Choreographing a chemical ballet: what happens if you change one of the actors?

Earlier, I explored the choreography or “timing”, of what might be described as the curly arrows for a typical taught reaction mechanism, the 1,4-addition of a nucleophile to an unsaturated carbonyl compound (scheme 1). I am now going to explore the consequences of changing one of the actors by adding the nucleophile to an unsaturated imine rather than carbonyl compound (scheme 2). 

                                  Scheme 1

                                  Scheme 2

For the reaction shown in Scheme 1, the maximum energy point along the reaction path involves the formation of an S-C bond (arrow 2 in scheme 1) rather than transfer of a proton. Scheme 2 has a new actor in which NH replaces O and which is a better base (i.e. has a greater affinity for a proton). The mechanism again starts with arrows 1 and 2 launching proceedings. If you watch the animation below very carefully, you will notice that arrows 3 and 4 lag behind them. This means that you have to have the blue arrows 1 and 4 as distinctly separate arrows. An alternative depiction (and in truth very probably the depiction you would find in pretty much all text books and lecture notes) would be to combine arrows 1 and 4 into the single red arrow 8. If you do this however, you loose this subtle nuance to the mechanism.

                    Animated Reaction coordinate for TS1 (scheme 2) Click to load 3D model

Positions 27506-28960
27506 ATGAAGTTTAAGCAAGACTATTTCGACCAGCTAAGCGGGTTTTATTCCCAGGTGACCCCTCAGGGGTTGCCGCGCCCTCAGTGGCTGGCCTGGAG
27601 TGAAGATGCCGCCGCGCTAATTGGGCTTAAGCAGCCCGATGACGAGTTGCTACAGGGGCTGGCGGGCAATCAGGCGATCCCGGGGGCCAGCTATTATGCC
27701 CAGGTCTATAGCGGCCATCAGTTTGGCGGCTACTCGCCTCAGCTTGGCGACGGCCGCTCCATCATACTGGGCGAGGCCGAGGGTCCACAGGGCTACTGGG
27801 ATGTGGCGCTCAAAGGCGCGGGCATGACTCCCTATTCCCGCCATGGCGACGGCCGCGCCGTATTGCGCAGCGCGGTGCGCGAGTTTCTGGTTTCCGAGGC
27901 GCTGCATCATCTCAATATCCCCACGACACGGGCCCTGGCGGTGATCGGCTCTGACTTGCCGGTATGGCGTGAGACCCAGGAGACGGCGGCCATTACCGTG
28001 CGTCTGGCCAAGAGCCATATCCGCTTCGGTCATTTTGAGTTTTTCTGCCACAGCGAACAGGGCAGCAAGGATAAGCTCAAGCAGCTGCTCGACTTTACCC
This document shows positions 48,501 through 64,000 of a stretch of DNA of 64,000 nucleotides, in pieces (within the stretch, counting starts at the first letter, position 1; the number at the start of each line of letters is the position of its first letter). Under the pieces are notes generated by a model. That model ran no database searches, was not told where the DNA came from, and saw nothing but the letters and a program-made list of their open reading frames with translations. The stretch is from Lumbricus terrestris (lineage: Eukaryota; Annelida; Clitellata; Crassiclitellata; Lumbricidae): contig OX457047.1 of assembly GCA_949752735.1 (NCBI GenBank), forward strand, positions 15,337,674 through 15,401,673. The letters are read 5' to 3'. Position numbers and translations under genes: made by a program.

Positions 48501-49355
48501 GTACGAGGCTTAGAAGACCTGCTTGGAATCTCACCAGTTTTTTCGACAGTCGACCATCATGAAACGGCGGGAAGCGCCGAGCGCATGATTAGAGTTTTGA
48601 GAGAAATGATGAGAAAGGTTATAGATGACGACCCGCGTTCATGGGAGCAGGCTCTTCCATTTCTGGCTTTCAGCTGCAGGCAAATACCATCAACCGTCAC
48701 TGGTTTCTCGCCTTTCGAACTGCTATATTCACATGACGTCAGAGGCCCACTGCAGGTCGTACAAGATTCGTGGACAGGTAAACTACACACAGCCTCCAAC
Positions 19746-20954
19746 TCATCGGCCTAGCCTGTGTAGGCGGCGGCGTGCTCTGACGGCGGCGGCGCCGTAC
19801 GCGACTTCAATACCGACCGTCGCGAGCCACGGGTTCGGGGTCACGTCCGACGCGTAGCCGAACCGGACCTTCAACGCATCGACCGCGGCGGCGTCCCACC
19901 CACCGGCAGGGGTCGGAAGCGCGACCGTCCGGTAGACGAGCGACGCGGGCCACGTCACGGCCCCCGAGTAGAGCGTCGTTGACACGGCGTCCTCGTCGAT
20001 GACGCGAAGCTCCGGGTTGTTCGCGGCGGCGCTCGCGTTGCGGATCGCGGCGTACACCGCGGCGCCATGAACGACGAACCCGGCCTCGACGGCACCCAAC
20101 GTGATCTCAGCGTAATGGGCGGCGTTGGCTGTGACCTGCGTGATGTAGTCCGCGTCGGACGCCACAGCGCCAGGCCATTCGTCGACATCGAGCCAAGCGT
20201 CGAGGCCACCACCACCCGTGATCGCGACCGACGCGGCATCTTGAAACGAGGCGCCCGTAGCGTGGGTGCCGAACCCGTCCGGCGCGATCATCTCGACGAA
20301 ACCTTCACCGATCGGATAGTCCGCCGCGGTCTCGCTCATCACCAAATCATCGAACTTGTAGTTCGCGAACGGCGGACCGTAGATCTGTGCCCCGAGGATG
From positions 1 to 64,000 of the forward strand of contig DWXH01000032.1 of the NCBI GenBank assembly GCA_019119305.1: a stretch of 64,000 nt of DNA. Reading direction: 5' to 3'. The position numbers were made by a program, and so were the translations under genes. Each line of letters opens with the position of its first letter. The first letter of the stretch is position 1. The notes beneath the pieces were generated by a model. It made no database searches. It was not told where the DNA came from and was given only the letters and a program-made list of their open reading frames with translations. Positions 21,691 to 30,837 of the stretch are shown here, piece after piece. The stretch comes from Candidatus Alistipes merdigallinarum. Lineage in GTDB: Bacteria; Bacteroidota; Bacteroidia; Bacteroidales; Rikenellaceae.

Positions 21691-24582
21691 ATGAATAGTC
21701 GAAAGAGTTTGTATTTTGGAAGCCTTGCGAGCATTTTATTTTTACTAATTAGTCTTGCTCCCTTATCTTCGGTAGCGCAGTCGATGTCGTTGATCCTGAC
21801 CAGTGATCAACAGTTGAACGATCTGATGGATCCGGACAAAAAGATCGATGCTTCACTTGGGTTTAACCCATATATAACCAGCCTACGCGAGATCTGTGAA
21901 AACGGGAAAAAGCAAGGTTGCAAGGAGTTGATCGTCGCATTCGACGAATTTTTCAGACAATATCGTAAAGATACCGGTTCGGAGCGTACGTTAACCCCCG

Energy along reaction coordinate for TS1 (Scheme 2)

The product of this first step is a zwitterionic (internal ion-pair) compound. This then goes on to form the S-C bond (arrows 57) via TS2, with the energy of this second transition state being lower than than TS1.

                            Animated reaction coordinate for TS2 (Scheme 2)

The free energy barrier for this second step is low (ΔG 0.6 kcal/mol) because it is an ion-pair reacting to form a neutral molecule, always a facile process. Because the slowest step in this reaction (TS1) involves a proton transfer, this should now show a primary deuterium kinetic isotope effect. Indeed this is calculated to have the value 4.0 at 298K. There is a prediction for an experiment to undertake!

(FAIR Data: dt5d)

Relative energy


Reactant 0.0
TS1 7.7
Zwitterion 2.2
TS2 2.8
Product -12.5

To sumarise

  1. Changing a C=O group to a C=NH group changes the nature of the mechanism from concerted asynchrous to stepwise.
  2. As a result of this change, the highest energy step now involves asynchronous proton transfers rather than S-C bond formation.
  3. The curly arrows can be used to reflect these steps, with two (blue) arrows being preferred to a single (red) one.

So by expanding the conventional number of curly arrows used to include extra ones capturing asynchronicity in the reaction, one can indeed add further information to the curly arrow formalism.

This post has DOI: dt6v

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